In March 2018, program personnel planned to mitigate this risk by conducting stakeholder outreach to promote airline/airport participation. They also anticipated offering incentives, such as facial recognition processing in place of boarding passes, to enhance the travelers’ experience.
CBP Will Rely on Airline Staff for Long-term Biometric Processing
Biometric program officials recognized that CBP would not have an adequate number of personnel to achieve full operating capability at 20 airports nationwide by 2021 if the airlines did not agree to provide staff support. As such, the program’s September 2017 cost estimate and staffing plan assumed that for the long term, the airlines alone would operate cameras and take passenger photos…. CBP would have no staff resources of its own available to conduct biometric processing for departing passengers.
[P]ilot operations did not reflect CBP’s planned approach of relying on airlines to conduct biometric processing.
We’ve seen exactly this dispute between government and industry before, 10-15 years ago, when the DHS and its international allies began demanding that airlines collect biographic identification data about travelers, for use by the government.
We heard airlines tell government officials, publicly and explicitly, that they would be happy to collect data about travelers and pass it on to governments, as long as (1) governments bore the cost, and (2) airlines were allowed to retain and use data collected under government mandate for their own business purposes, without restriction.
In the event, the airline industry had to absorb several billion dollars in expenses to modify their IT systems to collect, store, normalize, and transmit biographic identification data (API, Secure Flight Passenger Data, and PNR data) to government agencies.
But airlines succeeeded in being allowed a free ride to retain and use this data for their own purposes, without limitation.
And to minimize the burden on airlines (at the expense of maximizing the burden on travelers’ rights to freedom of movement and freedom from unreasonable searches and seizures of informational property), the government set up root-privileged links to acquire airline reservations in their entirety, including data provided or collected for commercial purposes but in which governments have no conceivable legitimate interest.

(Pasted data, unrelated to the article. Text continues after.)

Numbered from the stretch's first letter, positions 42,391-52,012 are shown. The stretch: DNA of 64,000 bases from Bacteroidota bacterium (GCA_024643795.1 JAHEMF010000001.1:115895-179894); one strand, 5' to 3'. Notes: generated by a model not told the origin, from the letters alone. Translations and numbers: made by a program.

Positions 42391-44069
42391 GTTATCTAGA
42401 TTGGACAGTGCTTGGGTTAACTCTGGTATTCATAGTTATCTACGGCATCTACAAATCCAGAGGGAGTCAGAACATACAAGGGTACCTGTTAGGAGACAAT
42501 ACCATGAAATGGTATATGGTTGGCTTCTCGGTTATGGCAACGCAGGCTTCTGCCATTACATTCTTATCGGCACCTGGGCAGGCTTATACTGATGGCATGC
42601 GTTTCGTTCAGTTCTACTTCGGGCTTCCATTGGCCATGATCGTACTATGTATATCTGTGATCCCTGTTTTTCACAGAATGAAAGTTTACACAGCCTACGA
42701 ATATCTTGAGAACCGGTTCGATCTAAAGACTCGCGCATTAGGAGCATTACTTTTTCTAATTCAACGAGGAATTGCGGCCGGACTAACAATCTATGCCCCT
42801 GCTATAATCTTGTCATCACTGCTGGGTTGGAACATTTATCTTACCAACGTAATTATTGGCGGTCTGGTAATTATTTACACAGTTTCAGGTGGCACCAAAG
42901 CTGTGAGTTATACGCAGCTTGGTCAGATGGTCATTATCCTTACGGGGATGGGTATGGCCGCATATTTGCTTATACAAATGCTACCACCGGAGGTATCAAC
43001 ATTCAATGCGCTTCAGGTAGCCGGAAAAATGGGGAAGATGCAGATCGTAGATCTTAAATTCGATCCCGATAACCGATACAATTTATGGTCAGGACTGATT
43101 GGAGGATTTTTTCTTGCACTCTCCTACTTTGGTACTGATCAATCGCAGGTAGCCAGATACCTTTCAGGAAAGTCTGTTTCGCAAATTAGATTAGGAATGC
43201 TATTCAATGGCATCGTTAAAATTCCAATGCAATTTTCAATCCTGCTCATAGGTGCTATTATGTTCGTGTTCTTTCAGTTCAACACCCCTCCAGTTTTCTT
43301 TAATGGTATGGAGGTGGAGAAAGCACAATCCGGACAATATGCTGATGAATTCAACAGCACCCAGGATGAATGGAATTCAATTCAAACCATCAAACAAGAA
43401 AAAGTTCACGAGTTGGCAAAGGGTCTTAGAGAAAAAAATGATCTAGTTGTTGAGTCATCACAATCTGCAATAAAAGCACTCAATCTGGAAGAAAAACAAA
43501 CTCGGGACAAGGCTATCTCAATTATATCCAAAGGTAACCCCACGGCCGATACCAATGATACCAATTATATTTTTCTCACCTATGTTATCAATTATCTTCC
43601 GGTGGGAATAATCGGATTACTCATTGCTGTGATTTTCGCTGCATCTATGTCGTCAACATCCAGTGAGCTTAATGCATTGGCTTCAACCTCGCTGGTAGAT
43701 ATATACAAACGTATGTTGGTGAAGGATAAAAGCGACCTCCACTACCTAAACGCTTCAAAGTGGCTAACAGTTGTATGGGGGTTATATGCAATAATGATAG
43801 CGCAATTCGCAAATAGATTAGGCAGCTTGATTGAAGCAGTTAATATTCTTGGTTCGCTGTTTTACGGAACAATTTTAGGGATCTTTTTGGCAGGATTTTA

Airline, travel agency, and airport staff can enter unverified derogatory free-text remarks in a Passenger Name Record that will be imported directly into the lifetime DHS travel history file for the passenger in the Automated Targeting System (ATS-P). The call center agent who enters a note in a PNR informing colleagues about a customer service dispute may not even realize that their remarks will be used as the basis for precrime “risk assessments” and may result in algorithmic blacklisting of the traveler by the US or foreign governments, without redress.
Now we are seeing exactly this same dispute over cost and data sharing repeated with respect to biometric identification data. The outcome, we expect, will be the same: Airlines and airports will have to pay for camera infrastructure and some staff, but will get to retain and use the mug shots to which travelers will be required by the government to submit.
Negotiations between DHS and the airline industry over biometric data collection and use continue as we write. Today in Athens, for example, the Deputy Administrator of the TSA is appearing on a panel on “flow management of passengers” at a global airline industry symposium.
Undoubtedly she’ll be pitching her airline audience on the business case for “partnering” with the DHS to collect biometric data that they can use for business process automation and personalization while government agencies use it for surveillance and control.
A win/win outcome for airlines and governments, a lose/lose for travelers and human rights.